Clinical success in thermal ablation depends upon the unique characteristics of the tissue being ablated. A major obstacle for all thermal ablation techniques is the heat sink effect, which describes how bloodflow or airflow through or adjacent to the target tissue can offset the applied cooling or heating, thus limiting intended tissue damage. Experimental studies with RF ablation in liver demonstrated that perfusion-mediated cooling was responsible for the smaller ablation diameters obtained in in vivo versus in vitro experiments.12 Proximity to vessels larger than 3 mm also has been associated with increased risk of local tumor progression.13 Thermal heat sink effects are particularly important in lung ablation, as the lungs are exposed to 100% of right heart blood flow. In addition to vascular perfusion, the lungs are uniquely composed of air-filled spaces that are constantly ventilated, resulting in a second type of heat sink analogous to an air-cooled radiator.14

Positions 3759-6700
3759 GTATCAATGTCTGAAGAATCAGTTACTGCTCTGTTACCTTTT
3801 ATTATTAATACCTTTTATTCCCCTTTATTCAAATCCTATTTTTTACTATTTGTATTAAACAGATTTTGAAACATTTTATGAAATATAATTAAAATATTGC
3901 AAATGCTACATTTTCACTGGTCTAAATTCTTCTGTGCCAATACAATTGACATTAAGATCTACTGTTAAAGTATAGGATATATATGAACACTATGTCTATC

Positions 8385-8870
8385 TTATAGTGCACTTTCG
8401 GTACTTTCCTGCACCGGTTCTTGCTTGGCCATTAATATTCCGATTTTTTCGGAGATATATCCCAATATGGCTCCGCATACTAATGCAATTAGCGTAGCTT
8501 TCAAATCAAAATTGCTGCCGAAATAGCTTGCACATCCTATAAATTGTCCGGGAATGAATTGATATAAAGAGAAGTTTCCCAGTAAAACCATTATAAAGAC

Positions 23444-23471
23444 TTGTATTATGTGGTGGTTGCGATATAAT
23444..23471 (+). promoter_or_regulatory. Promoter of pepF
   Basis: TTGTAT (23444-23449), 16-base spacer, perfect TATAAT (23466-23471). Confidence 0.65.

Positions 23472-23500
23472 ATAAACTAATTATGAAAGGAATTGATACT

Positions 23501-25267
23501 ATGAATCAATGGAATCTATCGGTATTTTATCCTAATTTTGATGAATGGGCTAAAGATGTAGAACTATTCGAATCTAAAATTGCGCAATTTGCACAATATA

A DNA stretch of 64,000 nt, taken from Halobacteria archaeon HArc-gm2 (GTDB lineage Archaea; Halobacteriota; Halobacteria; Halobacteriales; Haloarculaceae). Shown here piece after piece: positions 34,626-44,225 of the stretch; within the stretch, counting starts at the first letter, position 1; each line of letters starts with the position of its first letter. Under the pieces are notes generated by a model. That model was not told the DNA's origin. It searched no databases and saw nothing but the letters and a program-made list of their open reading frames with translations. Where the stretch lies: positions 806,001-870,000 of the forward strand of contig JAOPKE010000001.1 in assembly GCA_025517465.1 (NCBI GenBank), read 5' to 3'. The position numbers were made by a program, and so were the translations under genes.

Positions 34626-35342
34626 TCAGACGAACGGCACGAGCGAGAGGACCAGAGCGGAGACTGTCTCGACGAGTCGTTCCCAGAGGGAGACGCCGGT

A second factor influencing thermal ablation is the thermal conductivity of the tissue being ablated. Thermal conductivity is lower in lung than in other tissues, such as bone, liver, and kidney due to its high percentage of air by volume.15 Lower thermal conductivity of aerated lung would be expected to limit heat transfer into tissues adjacent to solid pulmonary masses, and if true, this could prevent adequate ablation of infiltrative margins or satellite tumors at the periphery of lung lesions. Although surrounding air-filled lung may restrict heat transfer into the partially aerated peripheral portion of lesions, it may also effectively insulate the interior of lesions and create improved tumor damage via an oven- or freezer-type effect.16,17 This has been demonstrated by animal data showing an increase in ablation zone size in implanted tumors in lung when compared with kidney.18 A histologic study of NSCLC showed that treatment margins of 8 mm for adenocarcinoma and 6 mm for squamous cell carcinoma are necessary to cover 95% of microscopic disease.19 The dichotomy of decreased transfer of heat to the periphery of lesions and the insulating effect of aerated lung can be an important consideration in choosing which lesions to treat and with what thermal ablation modality.